The Legends of the Marathon Tour is an unconventional self-guided audio tour inspired by the legendary tales and achievements of Athenian hoplites. Discover credible and original stories written by top local professionals after extended research. Take your tour now and enjoy it instantly on your smartphone device.
An anti-war activist, a wealthy Greek businessman and philanthropist, and a water carrier whose fabled win at the first marathon race of modern times inspired a nation.
The tour begins at the starting line of the marathon race in Marathon. Most contemporary runners go through months of vigorous training before attempting to run the 42 kilometers that separate Marathon from Athens. But in 1896 Spyros Louis, an unknown water carrier from a suburb of Athens, won the marathon after a rudimentary preparation that included praying the whole night before the race. When he entered the stadium the crowd went wild with excitement. The princes entered the track to accompany him while King George enthusiastically waved his naval hat in salute. The unexpected triumph of a Greek runner created a sensation that lasted for years.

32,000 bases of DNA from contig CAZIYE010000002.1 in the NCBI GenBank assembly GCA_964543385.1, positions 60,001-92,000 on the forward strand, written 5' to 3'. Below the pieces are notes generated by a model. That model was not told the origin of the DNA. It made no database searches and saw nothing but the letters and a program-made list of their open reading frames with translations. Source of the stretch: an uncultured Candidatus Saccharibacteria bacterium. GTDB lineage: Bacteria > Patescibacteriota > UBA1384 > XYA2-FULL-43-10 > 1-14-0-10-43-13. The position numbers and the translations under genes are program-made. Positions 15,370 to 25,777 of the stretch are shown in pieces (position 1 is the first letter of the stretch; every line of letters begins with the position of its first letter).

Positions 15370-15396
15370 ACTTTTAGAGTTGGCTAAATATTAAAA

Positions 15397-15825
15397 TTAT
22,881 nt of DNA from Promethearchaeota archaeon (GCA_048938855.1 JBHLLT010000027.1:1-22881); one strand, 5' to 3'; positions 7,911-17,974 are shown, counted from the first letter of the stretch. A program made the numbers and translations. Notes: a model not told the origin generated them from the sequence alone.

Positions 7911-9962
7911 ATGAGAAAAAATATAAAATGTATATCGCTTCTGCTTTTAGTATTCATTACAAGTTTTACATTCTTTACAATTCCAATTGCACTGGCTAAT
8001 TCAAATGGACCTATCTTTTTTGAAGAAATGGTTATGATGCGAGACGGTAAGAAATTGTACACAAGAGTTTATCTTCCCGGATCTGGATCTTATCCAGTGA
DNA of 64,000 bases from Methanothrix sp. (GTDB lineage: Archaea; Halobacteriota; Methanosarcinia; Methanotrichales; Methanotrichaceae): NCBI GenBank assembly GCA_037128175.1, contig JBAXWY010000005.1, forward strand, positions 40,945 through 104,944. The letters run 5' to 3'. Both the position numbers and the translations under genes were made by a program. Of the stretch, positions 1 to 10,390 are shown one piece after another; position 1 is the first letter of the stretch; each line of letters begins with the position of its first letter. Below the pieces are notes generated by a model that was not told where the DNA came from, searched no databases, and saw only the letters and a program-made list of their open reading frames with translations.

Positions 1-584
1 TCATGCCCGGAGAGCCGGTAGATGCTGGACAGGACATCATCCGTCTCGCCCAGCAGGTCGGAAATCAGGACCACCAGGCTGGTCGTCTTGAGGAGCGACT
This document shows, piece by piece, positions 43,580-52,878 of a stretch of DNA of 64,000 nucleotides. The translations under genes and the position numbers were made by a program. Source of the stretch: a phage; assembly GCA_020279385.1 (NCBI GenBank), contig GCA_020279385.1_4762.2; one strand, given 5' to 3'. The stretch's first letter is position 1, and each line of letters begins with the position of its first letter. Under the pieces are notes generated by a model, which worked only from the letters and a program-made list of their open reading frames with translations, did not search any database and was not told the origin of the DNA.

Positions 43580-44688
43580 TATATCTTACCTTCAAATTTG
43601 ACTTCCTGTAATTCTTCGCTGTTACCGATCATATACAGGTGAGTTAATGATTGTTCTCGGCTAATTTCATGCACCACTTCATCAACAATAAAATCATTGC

The marathon is the brainchild of the French intellectual Michel Bréal. This race did not exist in antiquity but he drew inspiration from the legend of Pheidippides, the runner who announced the Athenian victory in Marathon. Ancient Greeks were not overly fond of long races (“Nothing in excess” was a well-known inscription at the temple of Apollo in Delphi) and yet it seems there were numerous runners who completed amazing feats of endurance…and then collapsed.
The stories of The legends of the marathon span millennia. They include the captivating efforts of Grigoris Lambrakis, a well-respected politician deeply involved in the anti-war movement of the 1960s, who attempted to walk from Marathon to Athens in the service of world nuclear disarmament only to be arrested and manhandled by the police. They shed light on the generous and charitable contributions of Georgios Averoff, a wealthy expatriate Greek from Alexandria, Egypt, who financed the reconstruction of the Panathenaic Stadium in Pentelic marble, the stone used for the Parthenon. And, of course, we cannot fail to mention the elephant in the room, the giant green glass Runner which announces to all marathon runners that the end of the race is near.
Inclusions and Exclusions
- Charged smartphone
Marathon, Panathenaic Stadium
Recommended visiting hours
Know before you go
- Mobile signal may be weak at the site(s). Download your audio tour on your smartphone prior to your visit to fully enjoy it.
- Ensure that your smartphone is fully charged and that you bring your earphones.
Download the app
To take this self-guided tour, you will need to download the Clio Muse Tours app on your iOS or Android device. Enjoy your tour!